Wild Flowers - Myrtus communis - Common Myrtle

Myrtus communis - Common Myrtle ©Tony Hall
Myrtus communis - Common Myrtle

Common myrtle 

A much branched woody evergreen shrub, which can grow up to 4m tall, but more commonly reaches around 1.5-2m. The small oval leaves have pointed tips and are always in opposite pairs, shiny above and paler beneath, very aromatic when crushed. Myrtus is in the same family as eucalyptus, but is the sole representative of the family Myrtaceae in the Mediterranean. The pure white fragrant flowers are around 3cm across and produced singly on long stalks arising from the leaf axils, looking almost like small white fruits when in bud.When fully open the five rounded petals become slightly reflexed showing off their numerous long white stamens.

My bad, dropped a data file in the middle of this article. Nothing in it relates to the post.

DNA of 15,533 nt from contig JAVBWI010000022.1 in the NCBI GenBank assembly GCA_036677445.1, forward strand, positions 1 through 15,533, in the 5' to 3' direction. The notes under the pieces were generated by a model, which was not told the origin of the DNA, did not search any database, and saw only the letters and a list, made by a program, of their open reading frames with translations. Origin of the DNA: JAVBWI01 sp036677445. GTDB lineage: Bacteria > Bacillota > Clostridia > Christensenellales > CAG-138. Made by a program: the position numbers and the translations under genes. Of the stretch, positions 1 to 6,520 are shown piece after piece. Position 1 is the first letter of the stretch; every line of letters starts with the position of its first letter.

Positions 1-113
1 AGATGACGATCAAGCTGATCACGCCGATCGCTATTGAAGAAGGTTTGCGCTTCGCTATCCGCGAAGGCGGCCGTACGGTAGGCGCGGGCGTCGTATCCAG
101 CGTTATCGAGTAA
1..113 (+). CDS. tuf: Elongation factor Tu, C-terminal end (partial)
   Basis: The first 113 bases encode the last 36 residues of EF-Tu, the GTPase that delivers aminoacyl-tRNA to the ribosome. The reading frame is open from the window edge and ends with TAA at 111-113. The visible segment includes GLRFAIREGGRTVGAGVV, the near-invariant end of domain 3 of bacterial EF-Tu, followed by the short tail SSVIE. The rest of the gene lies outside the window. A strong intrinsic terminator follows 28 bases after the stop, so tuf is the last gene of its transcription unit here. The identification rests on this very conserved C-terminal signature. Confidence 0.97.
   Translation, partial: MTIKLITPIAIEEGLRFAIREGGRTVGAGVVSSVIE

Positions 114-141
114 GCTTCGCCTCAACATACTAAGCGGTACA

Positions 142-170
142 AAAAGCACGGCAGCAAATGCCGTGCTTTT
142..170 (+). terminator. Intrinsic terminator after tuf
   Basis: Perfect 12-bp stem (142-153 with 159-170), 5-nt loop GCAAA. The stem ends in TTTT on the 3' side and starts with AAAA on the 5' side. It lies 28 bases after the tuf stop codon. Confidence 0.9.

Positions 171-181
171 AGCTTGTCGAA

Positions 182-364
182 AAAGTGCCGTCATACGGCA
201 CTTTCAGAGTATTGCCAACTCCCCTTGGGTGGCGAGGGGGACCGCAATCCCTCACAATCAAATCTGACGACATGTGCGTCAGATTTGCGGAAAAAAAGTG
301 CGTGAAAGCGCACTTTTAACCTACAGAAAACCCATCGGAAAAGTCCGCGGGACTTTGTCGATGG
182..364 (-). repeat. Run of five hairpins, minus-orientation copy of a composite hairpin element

The flowers are followed by bluish-black oblong berries when ripe, which are edible.There is also a form that produces creamy coloured berries but these are much less common.

This plant has been used for centuries for its culinary and medicinal properties, to extract essential oils for use in soaps and perfumery and, as an aromatic flavouring in cooking. In parts of southern Spain the leaves are used to help alleviate colds and bronchitis. Myrtle is also regarded as a symbol of love and is still used in bridal wreaths.

A widespread plant found from the lowlands to the mountains flowering June - September.

Tony Hall, Manager of the Arboretum and Gardens at the Royal Botanic Gardens, Kew, specialising in the plants of Andalucía.

 

 

 

 

 

 

 

 

 

 

 

 

 

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